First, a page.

Impact assessment of participation in a National Science Foundation human genetics and bioethical decision-making workshop on biology teachers' implementation of project synthesis goals

No Thumbnail Available
While, Margaret Louise
Hendrix, Jon R.
Issue Date
Thesis (D. Ed.)
Other Identifiers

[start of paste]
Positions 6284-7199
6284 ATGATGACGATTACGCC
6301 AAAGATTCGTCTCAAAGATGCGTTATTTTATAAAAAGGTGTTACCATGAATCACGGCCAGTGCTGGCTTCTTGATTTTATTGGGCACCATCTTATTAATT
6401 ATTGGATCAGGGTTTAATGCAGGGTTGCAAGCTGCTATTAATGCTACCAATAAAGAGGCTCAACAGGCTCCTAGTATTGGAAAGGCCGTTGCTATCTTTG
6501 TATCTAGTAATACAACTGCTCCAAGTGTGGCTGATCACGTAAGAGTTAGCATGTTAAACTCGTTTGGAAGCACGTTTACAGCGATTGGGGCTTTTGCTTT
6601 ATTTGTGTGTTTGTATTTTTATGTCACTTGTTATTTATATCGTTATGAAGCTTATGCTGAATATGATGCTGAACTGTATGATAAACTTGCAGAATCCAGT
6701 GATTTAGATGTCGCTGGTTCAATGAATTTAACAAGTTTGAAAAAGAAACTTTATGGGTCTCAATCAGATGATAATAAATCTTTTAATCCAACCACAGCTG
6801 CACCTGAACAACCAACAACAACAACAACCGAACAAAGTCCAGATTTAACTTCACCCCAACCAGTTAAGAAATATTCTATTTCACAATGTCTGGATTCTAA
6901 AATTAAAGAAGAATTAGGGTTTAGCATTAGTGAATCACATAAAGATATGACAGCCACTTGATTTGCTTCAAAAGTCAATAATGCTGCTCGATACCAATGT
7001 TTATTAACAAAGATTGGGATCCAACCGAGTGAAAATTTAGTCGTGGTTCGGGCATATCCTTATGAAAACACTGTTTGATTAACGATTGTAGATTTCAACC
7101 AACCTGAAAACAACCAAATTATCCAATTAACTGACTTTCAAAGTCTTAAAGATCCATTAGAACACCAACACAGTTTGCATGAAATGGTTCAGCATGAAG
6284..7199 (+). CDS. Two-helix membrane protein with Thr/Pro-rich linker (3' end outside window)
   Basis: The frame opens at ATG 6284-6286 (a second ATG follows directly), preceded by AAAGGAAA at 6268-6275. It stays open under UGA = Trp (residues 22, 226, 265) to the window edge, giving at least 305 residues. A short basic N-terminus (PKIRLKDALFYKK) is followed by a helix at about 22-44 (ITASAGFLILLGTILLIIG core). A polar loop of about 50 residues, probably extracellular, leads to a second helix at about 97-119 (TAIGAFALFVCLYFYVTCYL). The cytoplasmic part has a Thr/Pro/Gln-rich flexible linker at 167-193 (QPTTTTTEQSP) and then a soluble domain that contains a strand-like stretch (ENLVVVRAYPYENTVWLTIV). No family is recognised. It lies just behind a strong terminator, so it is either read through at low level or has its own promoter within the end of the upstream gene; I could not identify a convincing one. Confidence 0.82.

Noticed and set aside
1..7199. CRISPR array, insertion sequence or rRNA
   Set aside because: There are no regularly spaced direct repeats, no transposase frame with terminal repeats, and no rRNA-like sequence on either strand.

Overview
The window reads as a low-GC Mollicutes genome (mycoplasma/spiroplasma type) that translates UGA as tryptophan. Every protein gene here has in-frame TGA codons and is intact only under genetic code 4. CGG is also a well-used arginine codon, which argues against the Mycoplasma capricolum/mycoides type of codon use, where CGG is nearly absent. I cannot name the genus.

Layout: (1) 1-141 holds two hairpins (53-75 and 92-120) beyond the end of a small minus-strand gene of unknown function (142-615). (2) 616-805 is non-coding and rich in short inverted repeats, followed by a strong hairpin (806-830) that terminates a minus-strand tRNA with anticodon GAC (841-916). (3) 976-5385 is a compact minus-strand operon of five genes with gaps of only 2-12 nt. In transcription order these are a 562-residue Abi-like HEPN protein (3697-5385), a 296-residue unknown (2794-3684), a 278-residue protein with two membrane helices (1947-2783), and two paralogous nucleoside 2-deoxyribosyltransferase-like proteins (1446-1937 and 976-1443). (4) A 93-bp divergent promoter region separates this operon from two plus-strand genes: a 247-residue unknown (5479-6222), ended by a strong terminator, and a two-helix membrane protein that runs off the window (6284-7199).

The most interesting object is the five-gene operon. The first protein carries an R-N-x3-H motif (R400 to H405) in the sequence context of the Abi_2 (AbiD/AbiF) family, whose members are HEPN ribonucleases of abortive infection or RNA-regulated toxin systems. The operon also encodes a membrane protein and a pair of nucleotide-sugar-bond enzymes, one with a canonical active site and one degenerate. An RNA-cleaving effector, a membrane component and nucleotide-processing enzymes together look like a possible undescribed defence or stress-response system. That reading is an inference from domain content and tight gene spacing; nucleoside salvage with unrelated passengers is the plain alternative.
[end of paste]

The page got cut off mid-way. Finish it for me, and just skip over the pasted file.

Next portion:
This study was designed to determine the relationship between participation in National Science Foundation (NSF) Pre-College Teacher Development (PTDS) Projects on Human Genetics and Bioethical Decision-Making held at Ball State University and classroom implementation of the Desired Biology Program described by Project Synthesis. NSF-PTDS Projects at Ball State University and Project Synthesis both focused on goals which emphasize human biology, biosocial concerns, and an understanding of the role that attitudes, values, and human needs exert in making decisions.The researcher employed an ex post facto criterion group design. Two groups of life science teachers, matched by gender, teaching experience, and location, were selected for study. The criterion group participated in NSF-PTDS Projects; the control group lacked NSF-PTDS Project experience. A questionnaire was constructed to collect data for testing eight null hypotheses. Questionnaires mailed to both criterion and control groups were designed to indicate the extent to which teachers implemented multifaceted instructional techniques, and goals directed toward human concerns, biosocial problems, and bioethical decision-making. The difference in percentage test was used to analyze categorical response items and three-way analysis of variance tested scaled response items.Teachers in both groups indicated they stressed the use of biological concepts to interpret human concerns. Groups differed in the amount of time allocated to human topics during the study of genetics. Although both groups of teachers devoted similar amounts of time to studying genetics, teachers in the criterion group tended to delete non-human topics and incorporate human topics to exemplify genetic principles.Both groups appeared to recognize the importance of addressing biosocial problems and issues resulting from recent advances in genetics, and instructed students in ways to use biological knowledge to help make decisions. However, teachers in the criterion group integrated significantly more bioethics into their biology and life science programs.Subjects in criterion and control groups primarily instructed students via lecture/discussion. Teachers in the criterion group made significantly greater use of outside speakers, films, videotapes, and television programs dealing with human genetics and bioethics.